Legitimate writing markets will state in their writer’s guidelines how and what they pay. The annual Writer’s Market, found in the reference section of most public libraries, provides a section, “The Business of Writing,” with suggested pricing guidelines for various writing projectes; along with a listing of organizations that also recommend the professional prices members can charge. But as one editor informed me when I was deliberating on one of my book’s contracts, “Everything is negotiable.” You can always ask for more. Networking with other professional writers will also help you know what is a fair payment for your writing.

If you intend to make writing an on-going part-time business or hopefully, a full-time career, explore different writing venues to see which ones are the most profitable for you. I, like many writers, write for the markets that make me money; while at the same time, I am presently doing creative writing in another genre with the intent to find a publisher for these manuscripts.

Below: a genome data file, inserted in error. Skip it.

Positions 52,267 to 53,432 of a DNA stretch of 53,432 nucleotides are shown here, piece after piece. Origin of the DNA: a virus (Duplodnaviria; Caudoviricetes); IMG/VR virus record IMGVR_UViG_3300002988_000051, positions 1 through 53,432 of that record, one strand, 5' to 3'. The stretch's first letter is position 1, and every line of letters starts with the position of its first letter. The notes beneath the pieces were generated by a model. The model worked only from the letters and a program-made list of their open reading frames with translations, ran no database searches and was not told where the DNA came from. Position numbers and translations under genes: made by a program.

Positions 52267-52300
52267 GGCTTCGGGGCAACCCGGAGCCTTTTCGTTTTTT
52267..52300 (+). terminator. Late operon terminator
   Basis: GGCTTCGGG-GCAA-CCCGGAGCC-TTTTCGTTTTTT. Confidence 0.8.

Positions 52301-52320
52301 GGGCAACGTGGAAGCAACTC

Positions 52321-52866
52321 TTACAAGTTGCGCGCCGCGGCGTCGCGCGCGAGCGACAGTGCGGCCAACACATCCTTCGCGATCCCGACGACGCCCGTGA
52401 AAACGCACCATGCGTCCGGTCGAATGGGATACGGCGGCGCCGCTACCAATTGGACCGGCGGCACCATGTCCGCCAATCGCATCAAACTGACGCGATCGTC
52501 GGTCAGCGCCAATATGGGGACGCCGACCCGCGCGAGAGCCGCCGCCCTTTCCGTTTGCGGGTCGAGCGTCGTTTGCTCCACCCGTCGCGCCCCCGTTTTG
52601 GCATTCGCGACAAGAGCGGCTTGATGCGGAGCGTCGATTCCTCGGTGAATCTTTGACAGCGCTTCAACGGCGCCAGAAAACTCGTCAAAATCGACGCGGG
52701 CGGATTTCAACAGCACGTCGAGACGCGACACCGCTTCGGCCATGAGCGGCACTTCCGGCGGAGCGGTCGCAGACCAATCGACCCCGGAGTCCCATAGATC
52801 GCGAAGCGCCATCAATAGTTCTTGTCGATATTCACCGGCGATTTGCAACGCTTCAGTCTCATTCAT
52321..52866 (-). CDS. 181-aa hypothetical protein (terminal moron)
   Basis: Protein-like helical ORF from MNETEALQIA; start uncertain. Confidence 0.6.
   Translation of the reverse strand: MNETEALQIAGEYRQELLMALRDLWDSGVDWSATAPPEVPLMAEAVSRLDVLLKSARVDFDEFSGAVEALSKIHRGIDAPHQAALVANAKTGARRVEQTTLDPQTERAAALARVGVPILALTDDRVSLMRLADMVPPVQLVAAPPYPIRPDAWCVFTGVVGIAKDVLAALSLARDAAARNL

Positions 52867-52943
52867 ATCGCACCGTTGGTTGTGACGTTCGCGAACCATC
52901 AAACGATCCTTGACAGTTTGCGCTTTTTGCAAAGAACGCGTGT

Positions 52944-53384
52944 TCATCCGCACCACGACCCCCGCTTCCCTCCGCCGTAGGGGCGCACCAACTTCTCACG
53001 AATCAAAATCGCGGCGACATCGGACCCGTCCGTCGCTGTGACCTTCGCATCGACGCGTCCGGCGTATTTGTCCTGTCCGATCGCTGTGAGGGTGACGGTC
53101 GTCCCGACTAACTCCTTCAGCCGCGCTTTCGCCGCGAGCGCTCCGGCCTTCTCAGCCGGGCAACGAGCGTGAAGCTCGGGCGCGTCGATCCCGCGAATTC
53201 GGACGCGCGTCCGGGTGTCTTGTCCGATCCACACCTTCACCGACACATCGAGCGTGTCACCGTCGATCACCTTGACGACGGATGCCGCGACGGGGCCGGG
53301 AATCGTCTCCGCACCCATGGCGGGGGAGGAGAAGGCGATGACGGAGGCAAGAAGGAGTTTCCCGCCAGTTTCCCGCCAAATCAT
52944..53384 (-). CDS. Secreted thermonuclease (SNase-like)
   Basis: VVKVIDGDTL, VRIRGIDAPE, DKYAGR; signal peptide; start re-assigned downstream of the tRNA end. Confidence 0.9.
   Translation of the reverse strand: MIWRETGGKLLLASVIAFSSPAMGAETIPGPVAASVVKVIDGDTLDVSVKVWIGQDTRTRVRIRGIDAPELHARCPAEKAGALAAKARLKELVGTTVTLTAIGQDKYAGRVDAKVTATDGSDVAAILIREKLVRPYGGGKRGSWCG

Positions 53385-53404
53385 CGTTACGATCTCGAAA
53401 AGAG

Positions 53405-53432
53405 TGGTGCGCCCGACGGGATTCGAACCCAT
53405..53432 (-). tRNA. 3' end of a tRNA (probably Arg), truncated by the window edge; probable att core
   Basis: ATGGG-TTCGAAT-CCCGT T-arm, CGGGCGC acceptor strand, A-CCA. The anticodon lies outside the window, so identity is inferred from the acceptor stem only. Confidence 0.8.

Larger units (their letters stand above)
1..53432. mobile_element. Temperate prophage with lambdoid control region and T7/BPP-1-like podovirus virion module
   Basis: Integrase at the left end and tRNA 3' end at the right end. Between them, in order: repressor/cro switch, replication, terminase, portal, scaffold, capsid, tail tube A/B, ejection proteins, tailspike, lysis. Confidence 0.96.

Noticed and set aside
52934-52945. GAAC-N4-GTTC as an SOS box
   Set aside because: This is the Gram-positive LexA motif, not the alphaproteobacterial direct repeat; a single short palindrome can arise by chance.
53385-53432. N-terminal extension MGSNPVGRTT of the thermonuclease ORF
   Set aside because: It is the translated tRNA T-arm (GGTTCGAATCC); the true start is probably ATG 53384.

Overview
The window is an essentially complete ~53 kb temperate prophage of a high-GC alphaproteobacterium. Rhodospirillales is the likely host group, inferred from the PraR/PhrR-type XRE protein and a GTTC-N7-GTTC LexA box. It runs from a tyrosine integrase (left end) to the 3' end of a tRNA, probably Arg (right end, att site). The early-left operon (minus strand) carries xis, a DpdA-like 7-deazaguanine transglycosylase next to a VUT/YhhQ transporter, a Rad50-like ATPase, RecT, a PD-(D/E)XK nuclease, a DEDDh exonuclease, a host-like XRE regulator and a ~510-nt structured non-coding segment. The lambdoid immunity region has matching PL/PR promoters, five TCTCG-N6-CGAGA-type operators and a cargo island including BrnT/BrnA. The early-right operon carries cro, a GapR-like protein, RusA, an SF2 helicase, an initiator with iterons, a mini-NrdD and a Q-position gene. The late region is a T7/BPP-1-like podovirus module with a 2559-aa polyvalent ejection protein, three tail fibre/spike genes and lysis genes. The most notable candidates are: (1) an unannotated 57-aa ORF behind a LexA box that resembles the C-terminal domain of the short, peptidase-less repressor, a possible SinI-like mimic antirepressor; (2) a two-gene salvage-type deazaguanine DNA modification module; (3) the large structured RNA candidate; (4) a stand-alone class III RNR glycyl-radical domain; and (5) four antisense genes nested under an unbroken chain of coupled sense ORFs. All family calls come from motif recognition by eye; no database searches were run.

Seeking residual income in the form of royalties from printed books or e-books will help to bring in a steady income while you are working on other writing projects. You do the work once and get paid over and over again (with revisions as needed). The ideal is to have your name recognized in your writing field or genre so that you build a loyal readers’ following. Think of your favorite authors and how you look forward to their next book or articles or blog entry.

JODI: So when does writing as a hobby become a career?

PRISCILLA: Your hobby becomes a career when you begin earning money that you will have to declare taxes and is becoming part of your regular income. The IRS has a page on its site stating the criteria of a hobby versus a business:,,id=172833,00.html. Basically, if you intend to earn money with your writing, then it is a career-business, whether you make a profit or not. Entrepreneurs consult regularly with accountants, lawyers, insurance agents, and other professionals to ensure they and their business are following income laws and have liability business protection. Professional writers should also have these experts on hand in the event they need them. Get referrals for these experts from other writers or professional writing associations such as The Author’s Guild and The National Writers Union .